A startlingly good novel, The Passenger is also a distillation of the story of its author. There are definite similarities between Otto Silbermann and Boschwitz’s father Salomon, known as Sally. Like Silbermann, Boschwitz senior was a successful Jewish businessman, a Berlin industrialist who converted to Christianity in 1911, married a Protestant woman, Ulrich’s mother Martha. Like Silbermann, Sally served in the German army during the war but died in May 1915 of a brain tumour a month after Ulrich was born.

Martha, a noted artist, carried on her husband’s business through the war and the tumultuous years of the Weimar Republic while raising Ulrich and his older sister Clarissa. The advent of National Socialism proved a challenge too far. Judaism passes through the maternal line, meaning that as far as the Jewish faith was concerned Martha, Clarissa and Ulrich were gentiles. Indeed, in 1933 Clarissa with her blonde hair and blue eyes was cited as a fine example of Aryan womanhood – until she pointed out her Jewish heritage and promptly departed for Palestine and converted to Judaism.

Ulrich turned 20 in 1935 and was due to be conscripted into the Wehrmacht. He and his mother had endured some low-level Gestapo harassment after Clarissa’s departure, but when Martha’s brother Alexander Wolgast, a lawyer and outspoken critic of the virulently anti-Semitic Nuremberg Laws, was murdered in the street they slipped out of the country, escaping first to Norway then settling in Sweden.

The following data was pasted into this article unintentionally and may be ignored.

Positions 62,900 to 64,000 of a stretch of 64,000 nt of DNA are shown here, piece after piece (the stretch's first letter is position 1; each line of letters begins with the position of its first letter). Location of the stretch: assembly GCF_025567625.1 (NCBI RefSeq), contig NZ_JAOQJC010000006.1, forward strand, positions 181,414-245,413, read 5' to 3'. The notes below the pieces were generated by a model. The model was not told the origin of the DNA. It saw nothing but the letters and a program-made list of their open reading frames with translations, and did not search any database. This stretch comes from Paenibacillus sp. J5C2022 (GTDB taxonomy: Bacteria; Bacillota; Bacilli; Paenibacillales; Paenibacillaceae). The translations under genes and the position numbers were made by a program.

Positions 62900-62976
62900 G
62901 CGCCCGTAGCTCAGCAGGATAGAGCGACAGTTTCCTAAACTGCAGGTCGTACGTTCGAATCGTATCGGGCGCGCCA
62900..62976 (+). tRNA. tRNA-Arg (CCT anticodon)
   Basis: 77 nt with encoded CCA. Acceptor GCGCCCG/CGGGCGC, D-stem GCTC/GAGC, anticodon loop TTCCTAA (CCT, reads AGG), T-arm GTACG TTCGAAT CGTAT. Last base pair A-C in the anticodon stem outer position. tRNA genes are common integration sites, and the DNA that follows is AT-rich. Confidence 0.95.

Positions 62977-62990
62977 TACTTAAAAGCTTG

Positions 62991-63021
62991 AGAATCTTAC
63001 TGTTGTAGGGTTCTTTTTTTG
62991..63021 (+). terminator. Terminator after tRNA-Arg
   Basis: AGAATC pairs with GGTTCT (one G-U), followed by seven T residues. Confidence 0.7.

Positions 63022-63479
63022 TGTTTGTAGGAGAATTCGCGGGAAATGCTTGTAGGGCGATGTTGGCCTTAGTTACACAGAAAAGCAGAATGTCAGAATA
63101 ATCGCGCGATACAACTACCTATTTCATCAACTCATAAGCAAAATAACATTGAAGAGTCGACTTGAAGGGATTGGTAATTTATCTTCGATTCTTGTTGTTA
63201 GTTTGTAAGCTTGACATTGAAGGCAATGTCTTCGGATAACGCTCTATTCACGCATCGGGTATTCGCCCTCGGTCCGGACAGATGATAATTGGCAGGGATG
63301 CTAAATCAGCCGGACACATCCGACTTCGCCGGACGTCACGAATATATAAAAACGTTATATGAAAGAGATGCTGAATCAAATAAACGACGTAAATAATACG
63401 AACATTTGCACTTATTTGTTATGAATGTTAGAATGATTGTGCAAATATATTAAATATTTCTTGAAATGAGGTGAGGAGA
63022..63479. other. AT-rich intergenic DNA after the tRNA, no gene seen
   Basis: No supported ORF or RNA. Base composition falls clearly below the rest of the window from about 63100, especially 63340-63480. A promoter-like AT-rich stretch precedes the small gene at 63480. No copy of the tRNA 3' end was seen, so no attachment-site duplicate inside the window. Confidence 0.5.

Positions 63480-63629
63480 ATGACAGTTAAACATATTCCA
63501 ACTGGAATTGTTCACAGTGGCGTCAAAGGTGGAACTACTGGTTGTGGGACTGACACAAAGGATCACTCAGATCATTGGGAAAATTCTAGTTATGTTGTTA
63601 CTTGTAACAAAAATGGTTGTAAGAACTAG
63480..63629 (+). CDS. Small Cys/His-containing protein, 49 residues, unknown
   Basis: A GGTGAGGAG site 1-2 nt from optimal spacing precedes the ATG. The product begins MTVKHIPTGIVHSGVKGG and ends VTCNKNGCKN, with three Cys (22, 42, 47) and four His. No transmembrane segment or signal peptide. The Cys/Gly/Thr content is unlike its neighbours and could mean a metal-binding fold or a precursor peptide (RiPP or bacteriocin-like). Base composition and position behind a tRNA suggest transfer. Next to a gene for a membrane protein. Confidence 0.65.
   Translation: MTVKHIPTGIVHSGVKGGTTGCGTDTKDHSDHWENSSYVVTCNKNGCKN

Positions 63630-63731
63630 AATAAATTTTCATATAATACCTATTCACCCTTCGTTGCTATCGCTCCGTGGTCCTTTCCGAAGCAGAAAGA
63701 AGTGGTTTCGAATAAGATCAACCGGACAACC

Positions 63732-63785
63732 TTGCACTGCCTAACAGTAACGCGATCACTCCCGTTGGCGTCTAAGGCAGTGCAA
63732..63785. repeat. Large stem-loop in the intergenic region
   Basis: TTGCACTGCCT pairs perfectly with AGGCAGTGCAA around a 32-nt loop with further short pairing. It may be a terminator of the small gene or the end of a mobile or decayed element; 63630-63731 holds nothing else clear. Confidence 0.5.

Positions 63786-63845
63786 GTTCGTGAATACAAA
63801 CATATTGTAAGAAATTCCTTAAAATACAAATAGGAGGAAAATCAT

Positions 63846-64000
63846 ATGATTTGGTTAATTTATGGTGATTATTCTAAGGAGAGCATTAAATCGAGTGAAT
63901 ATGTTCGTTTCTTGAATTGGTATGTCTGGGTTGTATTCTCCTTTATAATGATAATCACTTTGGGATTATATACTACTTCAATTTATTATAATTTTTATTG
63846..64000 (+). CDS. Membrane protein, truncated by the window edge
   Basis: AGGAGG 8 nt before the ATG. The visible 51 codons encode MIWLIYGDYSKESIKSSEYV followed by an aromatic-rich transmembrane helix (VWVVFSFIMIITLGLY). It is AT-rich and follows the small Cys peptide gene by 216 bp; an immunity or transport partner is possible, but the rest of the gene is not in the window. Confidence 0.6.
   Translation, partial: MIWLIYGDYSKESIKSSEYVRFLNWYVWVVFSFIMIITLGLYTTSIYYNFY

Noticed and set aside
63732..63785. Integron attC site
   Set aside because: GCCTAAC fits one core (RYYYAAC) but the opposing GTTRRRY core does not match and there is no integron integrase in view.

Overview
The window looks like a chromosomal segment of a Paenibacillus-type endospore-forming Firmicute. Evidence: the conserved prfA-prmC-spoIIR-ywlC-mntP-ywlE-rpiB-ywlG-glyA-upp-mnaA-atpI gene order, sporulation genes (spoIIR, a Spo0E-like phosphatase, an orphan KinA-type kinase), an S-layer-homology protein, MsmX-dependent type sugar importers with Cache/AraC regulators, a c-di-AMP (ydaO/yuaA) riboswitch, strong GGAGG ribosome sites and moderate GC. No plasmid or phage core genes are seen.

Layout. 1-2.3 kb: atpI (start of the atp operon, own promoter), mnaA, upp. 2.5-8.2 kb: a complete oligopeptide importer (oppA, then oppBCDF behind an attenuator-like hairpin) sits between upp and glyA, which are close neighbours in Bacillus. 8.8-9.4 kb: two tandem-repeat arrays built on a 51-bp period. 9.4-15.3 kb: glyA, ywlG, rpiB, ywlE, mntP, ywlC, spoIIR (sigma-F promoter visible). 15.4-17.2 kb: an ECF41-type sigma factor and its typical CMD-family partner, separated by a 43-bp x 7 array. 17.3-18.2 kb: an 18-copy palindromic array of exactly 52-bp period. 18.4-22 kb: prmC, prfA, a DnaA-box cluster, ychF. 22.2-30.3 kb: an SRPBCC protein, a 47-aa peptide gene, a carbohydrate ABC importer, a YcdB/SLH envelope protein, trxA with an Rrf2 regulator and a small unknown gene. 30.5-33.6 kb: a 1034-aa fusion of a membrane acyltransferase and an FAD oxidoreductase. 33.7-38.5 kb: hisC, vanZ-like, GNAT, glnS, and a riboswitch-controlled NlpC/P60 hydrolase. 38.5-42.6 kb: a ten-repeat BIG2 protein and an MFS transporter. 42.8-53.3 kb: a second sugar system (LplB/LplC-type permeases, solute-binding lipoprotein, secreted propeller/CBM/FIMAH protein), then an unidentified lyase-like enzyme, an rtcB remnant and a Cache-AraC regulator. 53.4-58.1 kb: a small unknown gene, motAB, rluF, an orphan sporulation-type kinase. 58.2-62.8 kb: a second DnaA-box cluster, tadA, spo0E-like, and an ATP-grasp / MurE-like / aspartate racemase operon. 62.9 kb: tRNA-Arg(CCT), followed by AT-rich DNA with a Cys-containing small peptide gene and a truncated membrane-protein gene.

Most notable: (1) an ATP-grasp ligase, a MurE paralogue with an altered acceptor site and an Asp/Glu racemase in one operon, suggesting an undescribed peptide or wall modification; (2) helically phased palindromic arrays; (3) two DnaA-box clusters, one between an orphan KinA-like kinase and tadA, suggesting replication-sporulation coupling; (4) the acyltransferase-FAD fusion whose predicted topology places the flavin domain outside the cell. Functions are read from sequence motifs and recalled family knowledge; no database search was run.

Ulrich had displayed literary gifts from an early age and in exile he published his first novel under the Swedish title Människor utanför, ‘People Alongside Life’, in 1937 as John Grane. Mother and son then moved on to France where Ulrich studied briefly at the Sorbonne in Paris, then Belgium and Luxembourg before in the spring of 1939 arriving in London and settling in Primrose Hill, where Martha had relatives.

It was there Ulrich published his first version of Der Reisende, in English as The Man Who Took the Train, again under his English-sounding pseudonym. He was appalled when news reached London of the events and consequences of Kristallnacht, channelling his ire into the novel so intensely the first draft was completed in just four weeks.

When Britain entered the war in September 1939, Ulrich and his mother as refugees were not initially classified as ‘enemy aliens’. In the aftermath of the Dunkirk evacuations and with the war slipping away from the Allies, on June 21, 1940, mother and son were sent with thousands of other German and Austrian nationals to an internment camp on the Isle of Man. Three weeks later Ulrich was placed aboard a ship called the Dunera, destined for another camp on the other side of the world, outside Sydney.

Anti-German feeling was at its height in 1940 and the British crew treated the internees appallingly during the six-week voyage. More than 2,500 people had been crammed onto a ship designed for considerably less, and as well as the terrible conditions money was stolen from them, possessions were tossed overboard and Ulrich lost an entire novel provisionally titled Das Grosse Fressen (‘The Big Feast’), its pages tossed into the waves by a sneering crew member.

During two years spent in Australia he worked on Traumtage as well as overhauling Der Reisende. The future may have been uncertain but Ulrich still nursed high hopes of a successful literary career.